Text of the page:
How to Improve a Toxic Work Environment
It’s no secret: with work, comes stress. In fact, surveys from the American Psychological Association find each year that money and work are the top two sources of significant stress for adults.
Unfortunately, we can’t always see right away when our current environment starts harboring negative feelings. It’s important to be aware of what toxicity actually looks like in its early stages.
To create a more positive outcome for you and your workplace, try these tips to reverse a toxic work environment:
1. Focus on solutions, not complaints
Nothing is more toxic and contagious than employees complaining. Whether it be bad-mouthing each other, company leadership or dress code policies, complaints show a mentality of defeat rather than feeling empowered by the company culture.
What do you want to overhear instead? Solutions. When workers believe they can change any problems that arise, they take action to alleviate issues instead of passively complaining. Positive growth is sure to occur when the focus turns to what is going well and what can be done better.
2. Increase input from employees
When company leaders don’t ask for input, employees will believe they aren’t valued, leading to decreased productivity and contribution.
By showing employees their opinions are valued, they’ll naturally feel more fulfilled and will offer their best work to their companies. Your employees are your greatest asset, especially when it comes to company growth. Don’t let that resource go untapped.
3. Encourage responsibility
When your staff members withdraw from their own professional responsibilities and leave other members picking up the pieces, it sends a blatant message of disrespect to both fellow employees and the company as a whole.
Instead of letting laziness slide, be proactive and try these tips to promote responsibility in the workplace. If you’re taking steps to improve the culture but are still seeing negative behavior in an employee, more serious action like a write-up or firing might have be taken.
If this is the unfortunate case, you want to be prepared to hire someone new. Fill the open position with the best candidate as quickly and efficiently as possible – these recruiting tools may help.
4. Foster positive relationships among employees
Animosity between employees is a key ingredient of a toxic culture. Of course, it’s a given that your employees won’t necessarily be best friends. However, all employees should be expected to complete their job responsibilities and collaborate with staff and customers in a courteous manner.
To get the ball rolling, try these fun and unique team building activities. See how many hard feelings are left after a game of “organizational Jenga”.
5. Define your culture – and live by it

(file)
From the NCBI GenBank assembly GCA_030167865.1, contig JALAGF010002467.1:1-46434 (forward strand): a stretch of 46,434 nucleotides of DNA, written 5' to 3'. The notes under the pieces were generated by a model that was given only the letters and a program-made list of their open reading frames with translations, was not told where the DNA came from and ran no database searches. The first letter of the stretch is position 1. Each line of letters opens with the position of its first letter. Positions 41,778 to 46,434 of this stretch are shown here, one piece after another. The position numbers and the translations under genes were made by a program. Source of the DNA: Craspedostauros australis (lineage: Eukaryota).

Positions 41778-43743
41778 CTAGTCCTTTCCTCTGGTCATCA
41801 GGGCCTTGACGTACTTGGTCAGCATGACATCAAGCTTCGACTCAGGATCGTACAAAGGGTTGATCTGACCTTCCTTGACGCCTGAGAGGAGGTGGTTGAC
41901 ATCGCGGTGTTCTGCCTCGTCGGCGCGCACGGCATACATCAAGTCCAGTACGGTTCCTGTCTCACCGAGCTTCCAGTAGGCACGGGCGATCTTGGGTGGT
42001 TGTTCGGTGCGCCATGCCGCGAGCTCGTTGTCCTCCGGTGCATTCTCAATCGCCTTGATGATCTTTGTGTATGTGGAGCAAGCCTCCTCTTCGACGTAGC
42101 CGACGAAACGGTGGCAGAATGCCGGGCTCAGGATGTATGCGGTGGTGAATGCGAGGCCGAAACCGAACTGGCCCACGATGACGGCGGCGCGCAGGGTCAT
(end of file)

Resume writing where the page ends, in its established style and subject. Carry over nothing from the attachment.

A critical component to any company’s success comes from outlining a purpose and vision. While most organizations have mission statements, many haven’t taken the one step further to define the values of the company’s culture.
For example, when Zappos was in its first few months, the employees came together to define their core values. From here, they developed their culture, brand, and business strategies, which was clearly successful. With points such as “create fun and a little weirdness,” the input from Zappos’ employees was the backbone for a positive and encouraging workplace environment.
6. Coach your problem employees
Probably every office has at least one person that the whole company points to as “the problem.” This doesn’t come from a mentality of blame, but rather from acknowledging that a person with a negative attitude and poor work ethic truly does affect daily operation and stunts company growth. But what can be done about such a person, short of firing them?
In his book Taking People With You, YUM! CEO David Novak shared about an employee who constantly wanted to cut costs at every opportunity – rather than adding value – and turned every meeting toward a negative direction. Novak didn’t want to let him go, so he had a frank chat with this employee – who, with constructive feedback, began to adjust his attitude to the betterment of the whole team. “I still believe in replacing people who are getting in the way of progress, but you need to be a coach first before you can make the right call,” Novak wrote in his book.
Long story short: before jumping to stern disciplinary action, try your hand at mentoring. You could inspire a shift in attitude.
7. Focus on exceeding expectations
Lastly, a great way to boost morale among the whole company is to implement a focus on exceeding expectations for everyone you come across during your day. Employee to employee, manager to employee, employee to customer – each interaction should have the emphasis of going the extra step. Not only is this good for business, but in doing so, it provides consistent positive exchanges for everyone involved. These shared experiences make everyone, customers and employees alike, feel like they are a part of something important and meaningful.
When you are working in and running a thriving professional environment, you’ll notice that employees are taking ownership for their actions and attitudes. You’ll see your entire team collaborating on projects and offering suggestions to solve problems. You’ll recognize your employees taking pride in their work and their contributions, which leads to a company filled with purpose and meaningful output.
The most beneficial result? When your employees feel valued, they give loyalty, dedication and hard work to your company These steps become a cyclical effect of upward movement that will propel your company toward increasing productivity, affirmative mindsets and growth in company revenue.